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So there we were, the front wheels of our Peugot in the bog, the back wheels not quite touching the nameless one-lane road cutting across a nameless peninsula in Connemara. Only minutes before we had realized this was not Route 341. And, upon attempting to turn around, we had jarringly discovered that the road's narrow shoulder was not land at all. Oh, crap.
Peat bogs are beautiful, terrifying places, neither earth nor water — one of those ancient swampy transition zones that provide hearth-warming fuel and suffocating death.
Just the weekend before, the Ghees had taken us to visit the ancient Corlea Trackway near their home in Longford. Prehistoric inhabitants had gone through enormous effort to lay oak planks in a broad road across the bog between two sacred sites. Shortly after completion the whole thing sank into the bog. Swallowed. In European bogs archeologists have recovered bodies that indicate human sacrifice and other artifacts suggesting offerings to... who knows.
Michael Monaghan told us that Brazilian day laborers are hired in the spring by Galway farmers who need help cutting and turning turf on their property. Michael is noticing that the Brazilians have begun wearing signs on their T-shirts: "No Bog." I assumed it was because the job was bone-chilling and back-breaking, but now I wonder if it doesn't simply creep them out — like I used to get creeped out snorkelling in tropical mangrove swamps... too tangled, too haunted. Something is always watching.
I thought of this at 9:30 on that Wednesday morning, staring at our sunken front wheels.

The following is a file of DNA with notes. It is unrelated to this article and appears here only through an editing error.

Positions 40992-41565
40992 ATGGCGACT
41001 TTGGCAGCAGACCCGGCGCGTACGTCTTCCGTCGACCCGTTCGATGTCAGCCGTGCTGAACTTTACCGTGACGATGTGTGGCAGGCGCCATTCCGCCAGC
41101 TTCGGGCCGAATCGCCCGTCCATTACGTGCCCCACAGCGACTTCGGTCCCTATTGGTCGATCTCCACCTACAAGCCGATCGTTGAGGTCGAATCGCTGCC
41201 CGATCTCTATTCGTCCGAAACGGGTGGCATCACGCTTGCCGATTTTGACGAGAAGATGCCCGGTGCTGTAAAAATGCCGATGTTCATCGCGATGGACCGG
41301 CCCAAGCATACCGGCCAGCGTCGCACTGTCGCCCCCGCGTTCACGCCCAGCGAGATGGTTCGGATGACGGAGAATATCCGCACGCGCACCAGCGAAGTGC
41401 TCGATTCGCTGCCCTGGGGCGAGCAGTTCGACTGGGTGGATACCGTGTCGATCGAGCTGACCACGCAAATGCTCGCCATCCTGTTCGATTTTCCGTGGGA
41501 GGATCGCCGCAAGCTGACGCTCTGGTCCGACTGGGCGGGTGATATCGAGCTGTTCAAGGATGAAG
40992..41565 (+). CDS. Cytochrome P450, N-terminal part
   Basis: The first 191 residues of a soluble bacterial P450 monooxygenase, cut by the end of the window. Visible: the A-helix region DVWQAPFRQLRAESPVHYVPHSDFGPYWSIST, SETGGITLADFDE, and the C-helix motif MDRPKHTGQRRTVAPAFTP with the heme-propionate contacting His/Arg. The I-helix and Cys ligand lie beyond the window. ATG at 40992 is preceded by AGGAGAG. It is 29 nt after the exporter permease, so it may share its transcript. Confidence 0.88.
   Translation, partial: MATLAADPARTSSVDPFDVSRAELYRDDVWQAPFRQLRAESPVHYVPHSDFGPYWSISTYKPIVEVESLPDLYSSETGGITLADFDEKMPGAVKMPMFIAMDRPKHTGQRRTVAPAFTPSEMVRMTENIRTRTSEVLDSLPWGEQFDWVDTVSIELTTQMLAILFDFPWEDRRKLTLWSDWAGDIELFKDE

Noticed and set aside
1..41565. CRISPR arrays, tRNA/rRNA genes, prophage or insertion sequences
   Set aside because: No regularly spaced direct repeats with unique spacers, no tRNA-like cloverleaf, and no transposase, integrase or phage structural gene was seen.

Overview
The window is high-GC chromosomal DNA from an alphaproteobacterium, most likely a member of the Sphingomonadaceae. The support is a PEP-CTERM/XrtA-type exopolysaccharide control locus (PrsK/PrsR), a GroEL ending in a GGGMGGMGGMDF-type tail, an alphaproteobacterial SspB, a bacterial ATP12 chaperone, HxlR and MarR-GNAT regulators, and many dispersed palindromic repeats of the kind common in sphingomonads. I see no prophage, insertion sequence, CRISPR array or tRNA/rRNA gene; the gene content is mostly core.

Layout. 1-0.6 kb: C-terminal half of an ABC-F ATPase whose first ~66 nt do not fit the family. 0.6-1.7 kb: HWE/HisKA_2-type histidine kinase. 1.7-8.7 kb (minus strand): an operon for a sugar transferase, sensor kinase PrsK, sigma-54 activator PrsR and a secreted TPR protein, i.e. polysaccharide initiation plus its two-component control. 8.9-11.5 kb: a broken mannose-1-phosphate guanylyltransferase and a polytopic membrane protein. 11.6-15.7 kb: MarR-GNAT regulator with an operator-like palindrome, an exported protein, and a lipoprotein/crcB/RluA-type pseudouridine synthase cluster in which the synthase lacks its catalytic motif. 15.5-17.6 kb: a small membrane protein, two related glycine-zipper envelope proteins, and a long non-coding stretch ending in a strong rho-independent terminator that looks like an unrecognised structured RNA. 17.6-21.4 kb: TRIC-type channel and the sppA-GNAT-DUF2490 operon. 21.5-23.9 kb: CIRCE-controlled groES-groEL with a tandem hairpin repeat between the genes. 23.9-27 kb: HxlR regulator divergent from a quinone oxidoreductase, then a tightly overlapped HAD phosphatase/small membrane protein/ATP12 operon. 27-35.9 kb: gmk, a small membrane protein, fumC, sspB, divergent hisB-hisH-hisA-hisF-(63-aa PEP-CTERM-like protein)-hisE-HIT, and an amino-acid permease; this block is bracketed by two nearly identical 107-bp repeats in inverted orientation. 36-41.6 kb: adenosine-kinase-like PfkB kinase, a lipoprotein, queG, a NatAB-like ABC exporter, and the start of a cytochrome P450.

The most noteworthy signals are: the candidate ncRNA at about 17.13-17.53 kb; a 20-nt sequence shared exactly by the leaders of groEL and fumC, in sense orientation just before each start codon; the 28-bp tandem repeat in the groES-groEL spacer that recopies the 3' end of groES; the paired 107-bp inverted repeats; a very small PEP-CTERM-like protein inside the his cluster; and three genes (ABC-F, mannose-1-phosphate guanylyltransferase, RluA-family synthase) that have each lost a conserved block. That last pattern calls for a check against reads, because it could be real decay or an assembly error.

A car came by. Two German women. They got out and tried to help us push but the blonde shook her head and confirmed the obvious: "You need a tow."
We scratched our heads for a few minutes till a big SUV came by. Another traveller. He'd be happy to give us a tow, he said, but he had no rope.
More head-scratching. Gosh, I didn't want to call the Hertz emergency number and sit by the side of the road all day while a tow truck drove out from Galway.
A small truck came by and as luck would have it, the driver had a length of blue nylon rope. He jumped out and tied the two vehicles together. With the four pushers in front, me throwing the engine in reverse, and the SUV gunning it, we were quickly out of the bog, everyone cheerfully shaking hands and waving goodbye. An amazing international team effort.
As we drove away I felt in my pocket for the piece of worn white beach glass I found down the coast — a wonderful little worry stone. "Stop here," I said to Jim and handed him the beach glass to toss into the bog. Our offering to the bog spirits who let us go.
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